It was so hot, when the convoy stopped at the main gate to the joint United Nations-African Union compound, that the German and Italian battle bots broke formation. The NATO task force’s hundreds of small armored wheeled and tracked machines jerked and shimmied like ants as they fought over the shade beneath the bright blue revetments — towering stacks of shipping containers reinforced with blast-foam. That left the French para forces, what NATO classified as a light-effects company due to its mostly non-robotic composition under, in the crushing heat with nowhere to go. That was fine for the French unit’s commander, Luc Durand. His men and women could handle the heat; the bots were another story.

Captain Monika Toonce hopped off one of the oversized German Jaeger crawlers and jogged over to Durand’s open scout car. The French convoy included the jeep, six-wheeled troop carriers (each carrying 12 paratroopers as well as external racks of offensive and defensive smallbots), and four mules loaded with ammunition, spare parts, and assorted spider-like fixers.

“Colonel, we are still waiting for the clear codes before the task force can enter the compound,” Toonce said. She paused to wipe sweat from her nose. “Headquarters said they sent them. But they are not yet authenticated here …”

Durand cursed. The bots would not yet be cleared for self-defense, let alone offensive use. He forced himself to ease back and put his boot up on his jeep’s wheel well, a pose he could hold for hours on a high-speed cross-desert dash or pulling security at a vital intersection. This is an old problem in a new form, he thought. This is why the French army trains to fight with or without machines. “La victoire ne se donne pas!” was the motto adopted four years ago.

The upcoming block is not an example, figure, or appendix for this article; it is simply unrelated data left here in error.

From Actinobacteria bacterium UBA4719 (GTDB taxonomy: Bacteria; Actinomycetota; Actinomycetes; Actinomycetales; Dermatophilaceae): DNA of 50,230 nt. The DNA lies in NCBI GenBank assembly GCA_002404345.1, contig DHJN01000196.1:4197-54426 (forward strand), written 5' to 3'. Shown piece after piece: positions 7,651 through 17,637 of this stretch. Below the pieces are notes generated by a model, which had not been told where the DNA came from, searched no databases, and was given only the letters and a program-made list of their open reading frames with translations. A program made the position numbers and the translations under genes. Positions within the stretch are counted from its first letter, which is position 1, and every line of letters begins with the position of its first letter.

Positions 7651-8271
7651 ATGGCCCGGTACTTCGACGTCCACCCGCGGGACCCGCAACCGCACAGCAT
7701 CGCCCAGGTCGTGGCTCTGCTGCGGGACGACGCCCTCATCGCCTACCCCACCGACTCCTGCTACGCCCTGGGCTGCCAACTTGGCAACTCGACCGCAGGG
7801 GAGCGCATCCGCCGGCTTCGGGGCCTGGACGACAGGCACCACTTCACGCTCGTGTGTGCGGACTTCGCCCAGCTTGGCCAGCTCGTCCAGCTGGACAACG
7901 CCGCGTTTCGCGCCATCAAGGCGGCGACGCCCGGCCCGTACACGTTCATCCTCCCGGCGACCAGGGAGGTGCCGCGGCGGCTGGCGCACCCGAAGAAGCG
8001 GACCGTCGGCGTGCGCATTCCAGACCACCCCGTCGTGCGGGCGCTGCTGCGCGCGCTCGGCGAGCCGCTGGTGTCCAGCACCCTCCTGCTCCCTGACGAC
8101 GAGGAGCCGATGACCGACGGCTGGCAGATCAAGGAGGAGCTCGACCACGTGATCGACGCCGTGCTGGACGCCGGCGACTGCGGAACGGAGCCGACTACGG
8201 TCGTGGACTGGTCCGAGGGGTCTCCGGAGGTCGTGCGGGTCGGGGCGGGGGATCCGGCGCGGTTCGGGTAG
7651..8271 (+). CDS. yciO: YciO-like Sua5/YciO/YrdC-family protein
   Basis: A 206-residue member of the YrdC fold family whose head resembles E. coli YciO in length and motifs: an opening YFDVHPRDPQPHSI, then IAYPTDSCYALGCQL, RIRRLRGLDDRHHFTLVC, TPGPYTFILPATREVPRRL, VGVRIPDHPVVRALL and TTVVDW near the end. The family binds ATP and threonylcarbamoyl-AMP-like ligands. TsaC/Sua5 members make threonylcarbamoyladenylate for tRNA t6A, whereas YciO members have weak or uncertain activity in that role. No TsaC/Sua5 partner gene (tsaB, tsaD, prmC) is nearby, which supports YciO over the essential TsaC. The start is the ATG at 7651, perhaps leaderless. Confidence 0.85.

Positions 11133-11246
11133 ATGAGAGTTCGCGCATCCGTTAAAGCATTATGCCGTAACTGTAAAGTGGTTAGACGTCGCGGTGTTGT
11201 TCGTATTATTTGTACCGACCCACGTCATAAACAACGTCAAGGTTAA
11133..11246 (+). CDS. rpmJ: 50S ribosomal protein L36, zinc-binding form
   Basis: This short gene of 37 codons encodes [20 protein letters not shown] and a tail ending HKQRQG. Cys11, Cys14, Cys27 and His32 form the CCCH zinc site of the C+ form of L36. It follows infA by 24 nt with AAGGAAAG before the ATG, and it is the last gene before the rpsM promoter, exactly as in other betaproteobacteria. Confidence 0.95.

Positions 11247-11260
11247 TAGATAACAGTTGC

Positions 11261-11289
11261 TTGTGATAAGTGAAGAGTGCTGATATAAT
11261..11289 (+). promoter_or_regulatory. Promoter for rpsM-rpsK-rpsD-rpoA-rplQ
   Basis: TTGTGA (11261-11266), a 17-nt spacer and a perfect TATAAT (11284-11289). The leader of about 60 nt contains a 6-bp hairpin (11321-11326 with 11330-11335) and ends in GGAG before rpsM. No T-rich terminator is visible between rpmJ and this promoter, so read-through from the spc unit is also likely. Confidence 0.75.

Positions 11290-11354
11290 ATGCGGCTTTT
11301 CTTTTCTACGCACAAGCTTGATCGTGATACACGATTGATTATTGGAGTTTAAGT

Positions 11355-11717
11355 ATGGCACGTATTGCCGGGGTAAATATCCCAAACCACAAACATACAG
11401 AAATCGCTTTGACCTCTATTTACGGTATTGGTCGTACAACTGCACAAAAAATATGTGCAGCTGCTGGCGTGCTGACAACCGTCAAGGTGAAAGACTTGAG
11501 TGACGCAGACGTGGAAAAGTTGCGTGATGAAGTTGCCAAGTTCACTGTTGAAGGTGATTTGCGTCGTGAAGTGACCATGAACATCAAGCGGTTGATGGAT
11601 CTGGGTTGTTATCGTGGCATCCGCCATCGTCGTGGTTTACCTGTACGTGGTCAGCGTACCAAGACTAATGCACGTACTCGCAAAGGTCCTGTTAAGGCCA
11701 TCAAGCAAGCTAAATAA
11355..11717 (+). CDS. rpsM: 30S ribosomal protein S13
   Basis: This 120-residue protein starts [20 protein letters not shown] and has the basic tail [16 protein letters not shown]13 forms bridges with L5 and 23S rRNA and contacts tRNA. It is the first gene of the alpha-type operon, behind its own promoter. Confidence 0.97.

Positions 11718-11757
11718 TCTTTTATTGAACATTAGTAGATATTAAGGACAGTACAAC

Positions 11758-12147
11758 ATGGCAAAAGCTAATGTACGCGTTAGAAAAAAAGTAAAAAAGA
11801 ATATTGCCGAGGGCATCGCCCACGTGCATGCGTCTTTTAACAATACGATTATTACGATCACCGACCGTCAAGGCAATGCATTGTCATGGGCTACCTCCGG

Deconflicting the newly arrived German and Italian anti-armor/aircraft and counter-personnel bots with the existing UN-AU peacekeeping forces — so that they didn’t automatically attack one another — was just another form of confusion and complexity. For all the advantage the machines offered, they also brought the onset of the fog of war forward that much earlier in a conflict. Ignoring Toonce, Durand drew with his finger on the dusty screen he wore at his waist, a series of arrows to sketch out a concept. He snapped a picture of the tracings with his glasses; it was something he would write up when he got back from deployment. You never know where inspiration will come from.

“Ok, you want to ride with us then? We are heading in. The machines can handle themselves, no?” Durand said.

Toonce looked torn between waiting with the disabled bots or accompanying Durand. Her responsibility for the German armored forces was a significant one, given the expense and competition for deployment-likely slots in the Bundeswehr. There were fewer soldiers in the German army today than there were postal carriers in Bavaria. Why they kept so many of the latter and so few of the former us was not something Toonce allowed herself to weigh too deeply. She loved the army, loved her comrades and their machines.

Toonce nodded. The maintenance techs were still on the way. She was the sole German representative, and she told herself she needed to be present when the NATO task force leaders finally presented themselves.

The two soldiers were in a narrow pause, a lull — in what had been fevered fighting — that the NATO task force had taken advantage of to deploy by air from a staging area outside Nairobi.

“Good choice,” Durand said. Toonce hopped on. Durand smiled at the master sergeant in the seat next to him, who tapped the jeep’s dash twice with the sort of gentle encouragement one might give a beloved horse. The vehicle advanced on its own at the gentle command.

They proceeded inside the compound under the watching guns of a pair of stork-legged Nigerian sentry turrets, each armed with a trio of four-barreled Gatling guns mounted on the mottled-grey fuselage pod.

Serge Martelle, the para master sergeant, handed Durand a palm-sized screen, a phone that used the local civilian networks.